This self-love is not smugness or a feeling of superiority, but a gentle and accepting awareness that allows us to perceive our hang-ups, obstacles, and the conditions that cause self and other’s suffering.  Our negative thoughts, emotions, and situations are like rocks obstructing root growth.  The obstacles must be acknowledged for what they are and a way around must found.  Eventually these obstacles entwine with our roots creating a firmer foundation than we would ever have had without them.

A tree’s roots will go into shock if they are not properly nestled, likewise our minds will not nourish our higher goals if our thoughts, emotions, and concerns are not rooted in self-love.  We need the strength to move out past obstacles and for that we must not let our roots go into shock and lose the foundation for our growth.

Lesson Two:  Need for Vision

The second lesson I have gleaned from trees is the need for vision in one’s life.  When transplanting a tree it is common practice to create a circular mound of soil around the tree.  This is done to create a water basin to ensure the tree’s roots get the water they need.

If the mound is to low the roots may not receive the water they need; however, if the mound is to high the roots will become accustomed to where they are and begin to spiral in upon themselves slowly strangling the potential inherent in the tree.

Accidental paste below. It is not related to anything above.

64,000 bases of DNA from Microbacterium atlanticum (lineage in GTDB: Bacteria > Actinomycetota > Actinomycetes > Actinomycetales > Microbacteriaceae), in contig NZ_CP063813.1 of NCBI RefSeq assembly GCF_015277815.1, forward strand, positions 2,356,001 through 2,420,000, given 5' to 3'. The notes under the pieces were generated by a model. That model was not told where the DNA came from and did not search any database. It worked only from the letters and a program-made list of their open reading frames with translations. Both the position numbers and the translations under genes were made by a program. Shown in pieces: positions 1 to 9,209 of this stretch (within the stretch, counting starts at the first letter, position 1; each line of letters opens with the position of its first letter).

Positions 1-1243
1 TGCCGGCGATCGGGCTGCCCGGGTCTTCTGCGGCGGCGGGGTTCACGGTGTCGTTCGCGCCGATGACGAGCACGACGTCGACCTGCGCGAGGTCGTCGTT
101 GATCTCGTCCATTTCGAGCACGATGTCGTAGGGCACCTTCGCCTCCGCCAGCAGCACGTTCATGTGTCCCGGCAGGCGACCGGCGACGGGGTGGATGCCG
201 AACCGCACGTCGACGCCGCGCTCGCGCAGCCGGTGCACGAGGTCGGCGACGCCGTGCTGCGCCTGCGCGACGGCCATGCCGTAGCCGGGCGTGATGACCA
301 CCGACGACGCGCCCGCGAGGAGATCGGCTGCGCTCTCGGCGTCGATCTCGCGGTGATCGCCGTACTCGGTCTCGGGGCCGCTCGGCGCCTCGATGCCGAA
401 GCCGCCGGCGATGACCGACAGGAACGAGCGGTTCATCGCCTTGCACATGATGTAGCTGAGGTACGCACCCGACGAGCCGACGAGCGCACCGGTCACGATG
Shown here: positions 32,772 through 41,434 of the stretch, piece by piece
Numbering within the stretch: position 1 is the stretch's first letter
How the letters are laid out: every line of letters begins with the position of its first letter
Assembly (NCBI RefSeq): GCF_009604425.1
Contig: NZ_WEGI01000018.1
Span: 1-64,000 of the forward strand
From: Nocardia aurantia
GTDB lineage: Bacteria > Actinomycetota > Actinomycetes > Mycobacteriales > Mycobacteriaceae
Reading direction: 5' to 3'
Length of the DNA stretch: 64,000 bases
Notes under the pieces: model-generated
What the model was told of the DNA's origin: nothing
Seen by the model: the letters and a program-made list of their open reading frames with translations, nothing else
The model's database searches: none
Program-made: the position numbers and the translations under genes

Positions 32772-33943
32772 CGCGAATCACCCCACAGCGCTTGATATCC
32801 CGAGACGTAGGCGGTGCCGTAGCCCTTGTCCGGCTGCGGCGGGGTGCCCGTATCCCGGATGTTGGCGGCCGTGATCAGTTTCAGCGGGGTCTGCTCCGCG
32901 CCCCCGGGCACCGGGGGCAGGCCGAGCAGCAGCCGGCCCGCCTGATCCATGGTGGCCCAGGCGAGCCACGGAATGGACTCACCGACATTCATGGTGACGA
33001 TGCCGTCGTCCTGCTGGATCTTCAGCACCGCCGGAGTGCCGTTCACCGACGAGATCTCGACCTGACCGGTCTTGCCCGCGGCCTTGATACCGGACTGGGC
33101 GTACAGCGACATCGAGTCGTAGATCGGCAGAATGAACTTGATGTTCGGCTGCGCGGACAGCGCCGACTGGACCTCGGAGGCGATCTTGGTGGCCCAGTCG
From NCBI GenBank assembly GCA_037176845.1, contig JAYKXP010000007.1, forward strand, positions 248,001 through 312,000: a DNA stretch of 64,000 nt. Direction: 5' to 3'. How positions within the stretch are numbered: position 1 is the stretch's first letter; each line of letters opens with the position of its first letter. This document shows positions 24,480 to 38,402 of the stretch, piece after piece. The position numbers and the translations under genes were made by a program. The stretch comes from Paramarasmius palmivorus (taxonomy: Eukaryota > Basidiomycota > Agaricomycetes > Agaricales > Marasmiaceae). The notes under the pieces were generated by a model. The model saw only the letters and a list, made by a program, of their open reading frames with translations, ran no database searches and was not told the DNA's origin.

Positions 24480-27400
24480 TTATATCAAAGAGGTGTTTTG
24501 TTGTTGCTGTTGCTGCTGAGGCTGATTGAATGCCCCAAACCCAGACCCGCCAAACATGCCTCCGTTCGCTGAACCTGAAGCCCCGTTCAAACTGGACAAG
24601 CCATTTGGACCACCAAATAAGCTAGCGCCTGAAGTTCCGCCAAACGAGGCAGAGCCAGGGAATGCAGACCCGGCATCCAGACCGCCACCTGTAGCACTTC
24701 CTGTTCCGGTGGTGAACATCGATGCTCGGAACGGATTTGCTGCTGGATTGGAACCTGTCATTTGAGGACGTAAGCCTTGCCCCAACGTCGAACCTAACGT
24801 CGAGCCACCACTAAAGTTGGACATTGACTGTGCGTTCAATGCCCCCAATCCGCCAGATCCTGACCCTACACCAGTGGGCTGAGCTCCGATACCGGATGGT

A way to help inspire a transplanted tree’s growth beyond its protected new home is to place fertilizer in a circle away from the trunk.  The nutrients in the soil will cause the trees roots to reach beyond its comfort zone: thereby preventing the potential strangulation of self-entwinement.

Like a tree we need the nourishment of vision to reach into the beyond.  It is true that we need to be rooted, but we also must strive to grow.  The obstacles of environmental destruction, social and economic injustice, and the commoditization of so much that we should hold dear are obstacles we must move around guided by a broader vision.  A vision of new ground that can support a fuller version of what ourselves and the world around us can be.

Lessons Abound

I hope I continue to learn from that special intersection between Main and Wild.  There is a special learning that can occur in the wild.  This wild need not be deep in inner solitude or physically far away from others, but can be found in a neighborhood tree lush with life or the play of insects between sidewalk slabs of cement.

Like a long neglected vacant lot in a big city made vibrant by its transformation to an urban garden oasis, the Earth and we are capable of being restored in a healthy, vibrant, and dynamic manner.  Let’s commit to learning from nature in our great work of global restoration.

I hope you will attend your roots and expand your vision as we continue to learn from our natural world.  From the corner of Main and Wild, I wish you much growth.

Brian

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One Response to Finding myself learning at the corner of Main and Wild

  1. wikidot.com says:

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    our community. Your site provided us with valuable information to work on.